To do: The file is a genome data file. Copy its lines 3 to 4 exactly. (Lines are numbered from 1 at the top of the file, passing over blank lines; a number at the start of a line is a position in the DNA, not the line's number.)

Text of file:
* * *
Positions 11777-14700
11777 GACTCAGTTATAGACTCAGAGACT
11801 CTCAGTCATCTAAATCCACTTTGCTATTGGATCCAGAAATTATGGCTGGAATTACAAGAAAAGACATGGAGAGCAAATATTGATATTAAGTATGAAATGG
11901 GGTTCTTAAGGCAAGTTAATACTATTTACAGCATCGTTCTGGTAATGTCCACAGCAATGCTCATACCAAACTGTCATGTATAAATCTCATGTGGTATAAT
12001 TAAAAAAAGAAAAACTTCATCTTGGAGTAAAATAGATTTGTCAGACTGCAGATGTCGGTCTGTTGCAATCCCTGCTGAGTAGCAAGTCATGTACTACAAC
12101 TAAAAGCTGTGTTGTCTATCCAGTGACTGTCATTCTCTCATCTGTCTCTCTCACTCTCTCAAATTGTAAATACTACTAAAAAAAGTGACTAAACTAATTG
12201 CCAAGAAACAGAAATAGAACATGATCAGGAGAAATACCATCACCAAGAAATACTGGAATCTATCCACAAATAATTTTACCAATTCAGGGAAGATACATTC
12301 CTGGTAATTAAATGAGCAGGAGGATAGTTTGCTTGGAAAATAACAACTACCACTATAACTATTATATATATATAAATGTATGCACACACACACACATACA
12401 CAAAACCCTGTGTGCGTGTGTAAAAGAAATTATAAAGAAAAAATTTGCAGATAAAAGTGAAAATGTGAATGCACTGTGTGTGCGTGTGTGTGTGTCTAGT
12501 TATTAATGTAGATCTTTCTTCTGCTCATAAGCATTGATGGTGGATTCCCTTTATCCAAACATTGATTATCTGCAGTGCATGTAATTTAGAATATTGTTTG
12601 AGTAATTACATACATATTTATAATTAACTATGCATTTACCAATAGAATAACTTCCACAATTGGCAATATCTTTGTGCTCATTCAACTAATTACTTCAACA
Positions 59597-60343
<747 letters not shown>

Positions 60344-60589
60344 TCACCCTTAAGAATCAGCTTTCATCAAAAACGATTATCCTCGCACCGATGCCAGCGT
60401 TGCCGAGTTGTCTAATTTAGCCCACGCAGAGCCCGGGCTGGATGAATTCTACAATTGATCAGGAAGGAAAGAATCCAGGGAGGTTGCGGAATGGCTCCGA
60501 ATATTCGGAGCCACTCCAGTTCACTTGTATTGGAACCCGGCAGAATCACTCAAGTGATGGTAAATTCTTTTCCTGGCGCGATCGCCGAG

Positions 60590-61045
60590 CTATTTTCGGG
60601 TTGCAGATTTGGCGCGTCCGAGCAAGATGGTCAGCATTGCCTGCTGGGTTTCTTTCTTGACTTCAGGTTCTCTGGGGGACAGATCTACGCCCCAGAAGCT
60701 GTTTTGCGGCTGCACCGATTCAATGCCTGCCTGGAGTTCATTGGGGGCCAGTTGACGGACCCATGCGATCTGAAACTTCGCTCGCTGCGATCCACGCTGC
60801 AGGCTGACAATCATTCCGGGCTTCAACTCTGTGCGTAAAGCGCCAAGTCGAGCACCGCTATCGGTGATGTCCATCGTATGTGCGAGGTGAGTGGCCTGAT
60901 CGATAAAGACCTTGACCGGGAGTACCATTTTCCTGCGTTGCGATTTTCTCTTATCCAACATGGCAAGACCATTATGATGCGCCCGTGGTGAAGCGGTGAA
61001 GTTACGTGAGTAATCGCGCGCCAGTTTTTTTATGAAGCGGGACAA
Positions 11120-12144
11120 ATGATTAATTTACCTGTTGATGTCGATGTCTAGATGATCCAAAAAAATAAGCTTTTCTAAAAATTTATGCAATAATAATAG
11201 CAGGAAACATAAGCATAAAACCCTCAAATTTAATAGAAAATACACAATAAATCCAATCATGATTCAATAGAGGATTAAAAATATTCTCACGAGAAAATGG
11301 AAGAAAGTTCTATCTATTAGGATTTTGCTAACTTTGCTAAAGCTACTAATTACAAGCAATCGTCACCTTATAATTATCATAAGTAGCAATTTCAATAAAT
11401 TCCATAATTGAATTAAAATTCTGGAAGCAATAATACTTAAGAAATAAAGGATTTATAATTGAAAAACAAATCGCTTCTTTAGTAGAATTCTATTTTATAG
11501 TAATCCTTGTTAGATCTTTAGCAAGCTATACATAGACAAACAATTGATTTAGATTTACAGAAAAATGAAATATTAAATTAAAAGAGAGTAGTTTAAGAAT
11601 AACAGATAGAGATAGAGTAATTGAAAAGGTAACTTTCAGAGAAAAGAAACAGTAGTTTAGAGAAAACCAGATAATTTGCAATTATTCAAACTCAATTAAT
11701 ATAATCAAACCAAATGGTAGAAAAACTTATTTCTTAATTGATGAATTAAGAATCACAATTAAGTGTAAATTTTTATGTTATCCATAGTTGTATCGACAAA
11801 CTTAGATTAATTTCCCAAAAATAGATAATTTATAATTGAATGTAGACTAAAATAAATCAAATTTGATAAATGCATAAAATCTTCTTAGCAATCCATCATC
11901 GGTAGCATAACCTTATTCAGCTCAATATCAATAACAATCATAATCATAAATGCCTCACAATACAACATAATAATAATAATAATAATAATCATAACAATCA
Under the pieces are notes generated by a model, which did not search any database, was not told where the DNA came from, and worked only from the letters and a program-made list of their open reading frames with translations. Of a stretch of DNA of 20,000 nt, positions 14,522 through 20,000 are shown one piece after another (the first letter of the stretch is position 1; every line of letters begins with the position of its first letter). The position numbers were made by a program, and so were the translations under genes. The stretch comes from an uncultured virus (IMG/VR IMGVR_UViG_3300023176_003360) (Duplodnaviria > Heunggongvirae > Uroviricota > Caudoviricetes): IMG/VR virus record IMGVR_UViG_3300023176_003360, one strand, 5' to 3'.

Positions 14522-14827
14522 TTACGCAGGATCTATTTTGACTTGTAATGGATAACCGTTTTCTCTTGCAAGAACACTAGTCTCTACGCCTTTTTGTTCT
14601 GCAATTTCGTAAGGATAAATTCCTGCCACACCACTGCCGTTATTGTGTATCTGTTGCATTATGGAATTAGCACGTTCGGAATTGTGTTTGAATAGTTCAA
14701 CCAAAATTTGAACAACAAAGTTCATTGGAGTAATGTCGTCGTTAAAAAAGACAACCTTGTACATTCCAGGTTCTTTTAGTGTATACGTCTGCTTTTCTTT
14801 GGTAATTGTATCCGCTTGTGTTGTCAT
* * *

11801 CTCAGTCATCTAAATCCACTTTGCTATTGGATCCAGAAATTATGGCTGGAATTACAAGAAAAGACATGGAGAGCAAATATTGATATTAAGTATGAAATGG
11901 GGTTCTTAAGGCAAGTTAATACTATTTACAGCATCGTTCTGGTAATGTCCACAGCAATGCTCATACCAAACTGTCATGTATAAATCTCATGTGGTATAAT